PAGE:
This year, hurricanes, with record rain, storm surges and winds, have resulted in severe damage to both commercial and residential buildings, mold contamination, and significant interruption to businesses in the impacted areas. Several Caribbean islands have been wiped away, Key West is unrecognizable, and Houston may have lost more than 150,000 homes. For most of us, luckily, the damage was less severe. My wife and I have leaks in our roof and elsewhere and lost a window (but gained an indoor tree). We lost power for about four and a half days. Friends in South Miami are still without power as of the writing of this post.

The legal implications of the hurricane aftermath extend well beyond mere rebuilding. Mold contamination and water intrusion must be addressed and properly remediated. Design and construction defects may be alleged to have exacerbated the extent of the damage from the hurricane. Employers may face workers’ compensation claims from employees and also may have vacation and lost wages concerns. Insurance coverage may be at issue. Construction costs may have escalated causing losses to builders or developers. Building permits and development approvals may expire due to delays caused by the hurricane. Condominium associations may not have sufficient reserves to act on emergency repairs. Construction licensing regulations may affect the ability to commence repairs and provide penalties for failure to engage properly certified contractors.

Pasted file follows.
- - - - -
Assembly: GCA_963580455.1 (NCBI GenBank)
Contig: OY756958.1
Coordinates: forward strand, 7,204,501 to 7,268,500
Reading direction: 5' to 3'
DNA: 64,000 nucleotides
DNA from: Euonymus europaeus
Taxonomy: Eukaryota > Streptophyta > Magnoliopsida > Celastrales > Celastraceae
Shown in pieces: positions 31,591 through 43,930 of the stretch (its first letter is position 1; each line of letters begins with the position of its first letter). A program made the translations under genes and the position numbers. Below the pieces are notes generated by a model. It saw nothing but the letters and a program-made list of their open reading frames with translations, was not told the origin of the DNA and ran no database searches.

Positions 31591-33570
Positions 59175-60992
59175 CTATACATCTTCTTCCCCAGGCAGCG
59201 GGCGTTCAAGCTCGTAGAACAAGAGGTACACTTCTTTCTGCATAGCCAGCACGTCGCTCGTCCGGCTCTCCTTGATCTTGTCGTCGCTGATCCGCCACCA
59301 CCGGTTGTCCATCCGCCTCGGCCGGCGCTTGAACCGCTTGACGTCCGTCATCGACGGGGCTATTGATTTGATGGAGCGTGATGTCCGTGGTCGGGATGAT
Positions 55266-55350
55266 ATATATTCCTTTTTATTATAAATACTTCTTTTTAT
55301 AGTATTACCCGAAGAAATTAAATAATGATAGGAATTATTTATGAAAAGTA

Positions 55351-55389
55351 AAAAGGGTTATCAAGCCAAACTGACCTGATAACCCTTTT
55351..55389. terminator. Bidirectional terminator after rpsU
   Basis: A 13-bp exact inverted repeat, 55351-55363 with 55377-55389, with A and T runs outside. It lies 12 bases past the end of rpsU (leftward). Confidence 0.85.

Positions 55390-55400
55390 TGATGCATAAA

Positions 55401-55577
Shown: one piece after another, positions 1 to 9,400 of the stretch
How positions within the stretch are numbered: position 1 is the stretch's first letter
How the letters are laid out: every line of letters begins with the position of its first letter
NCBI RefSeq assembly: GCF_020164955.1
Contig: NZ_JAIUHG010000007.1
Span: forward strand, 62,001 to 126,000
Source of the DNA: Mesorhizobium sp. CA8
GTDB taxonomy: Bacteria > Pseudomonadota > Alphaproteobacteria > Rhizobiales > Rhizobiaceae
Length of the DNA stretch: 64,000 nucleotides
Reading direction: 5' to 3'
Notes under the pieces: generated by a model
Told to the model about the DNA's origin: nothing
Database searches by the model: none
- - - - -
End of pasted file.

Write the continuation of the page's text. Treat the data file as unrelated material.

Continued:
So what to do?

  • Make sure you and your family, employees and customers will be safe in your home or building.
    • Are there electrical system damage and risks?
    • Is the water safe to drink?
    • Is there a risk to the structural integrity of improvements?
    • Other Physical Hazards (don’t panic, but snakes and scorpions like piles of debris).
    • Contamination? Such as leaking petroleum tanks, chemical spills and the like.
  • Address potential health risks, whether mold or risky property conditions.
  • Secure your property and protect it from potential or further loss of property value.
  • Deal with Insurance.
  • Deal with Government Agencies such as FEMA
  • Deal with FP&L’s reimbursement programs.
  • Check with your mortgage lender. The lender may have the right to collect insurance proceeds and disburse the funds as repair and rebuilding proceed.
  • Only then commence to restore your property. Use only licensed and insured contractors. Where required by law, obtain all necessary permits and approvals. If you are part of a condominium or property owners’ association, make sure all Board approvals are obtained.
  • Get on with your life